Scott Joplin: Piano Rags is a 1970 ragtime piano album, consisting of compositions by Scott Joplin played by Joshua Rifkin, on the Nonesuch Records label. The original album's cover states the name as Piano Rags by Scott Joplin, as contrasting the album's spine. The record is considered to have been the first to reintroduce the music of pianist and composer Joplin in the early 1970s. It was Nonesuch Records' first million-selling album.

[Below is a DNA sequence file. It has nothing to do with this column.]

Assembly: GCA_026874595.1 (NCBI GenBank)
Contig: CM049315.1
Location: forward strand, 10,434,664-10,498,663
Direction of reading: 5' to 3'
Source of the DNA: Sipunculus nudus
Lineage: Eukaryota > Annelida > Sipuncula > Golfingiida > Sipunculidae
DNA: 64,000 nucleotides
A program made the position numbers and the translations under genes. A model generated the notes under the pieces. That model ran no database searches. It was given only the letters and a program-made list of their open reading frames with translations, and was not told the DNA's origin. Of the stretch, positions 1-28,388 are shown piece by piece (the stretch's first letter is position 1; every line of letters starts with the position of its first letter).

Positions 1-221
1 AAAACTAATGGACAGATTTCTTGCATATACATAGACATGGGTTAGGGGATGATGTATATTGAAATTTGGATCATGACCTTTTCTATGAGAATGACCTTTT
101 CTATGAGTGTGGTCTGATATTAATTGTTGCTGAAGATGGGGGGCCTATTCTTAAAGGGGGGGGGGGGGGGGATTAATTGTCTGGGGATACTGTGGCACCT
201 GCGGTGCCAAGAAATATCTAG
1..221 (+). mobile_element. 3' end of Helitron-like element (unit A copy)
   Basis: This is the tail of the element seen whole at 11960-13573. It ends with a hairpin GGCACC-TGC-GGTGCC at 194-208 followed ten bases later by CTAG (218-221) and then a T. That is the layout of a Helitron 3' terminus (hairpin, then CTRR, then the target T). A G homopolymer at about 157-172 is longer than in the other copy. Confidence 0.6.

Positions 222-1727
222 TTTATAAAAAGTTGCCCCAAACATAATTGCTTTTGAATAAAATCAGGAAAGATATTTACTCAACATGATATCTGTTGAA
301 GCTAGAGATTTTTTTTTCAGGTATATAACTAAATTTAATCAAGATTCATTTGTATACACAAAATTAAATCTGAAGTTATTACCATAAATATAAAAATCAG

Gil Scott-Heron's 1971 album Pieces of a Man set a standard for vocal artistry and political awareness that few musicians will ever match. His unique proto-rap vocal style influenced a generation of hip-hop artists, and nowhere is his style more powerful than on the classic "The Revolution Will Not Be Televised." Even though the media – the very entity attacked in this song – has used, reused, and recontextualized the song and its title so many times, the message is so strong that it has become almost impossible to co-opt. Musically, the track created a formula that modern hip-hop would follow for years to come: bare-bones arrangements featuring pounding basslines and stripped-down drumbeats. Although the song features plenty of outdated references to everything from Spiro Agnew and Jim Webb to The Beverly Hillbillies, the force of Scott-Heron's well-directed anger makes the song timeless. More than just a spoken word poet, Scott-Heron was also a uniquely gifted vocalist. On tracks like the reflective "I Think I'll Call It Morning" and the title track, Scott-Heron's voice is complemented perfectly by the soulful keyboards of Brian Jackson.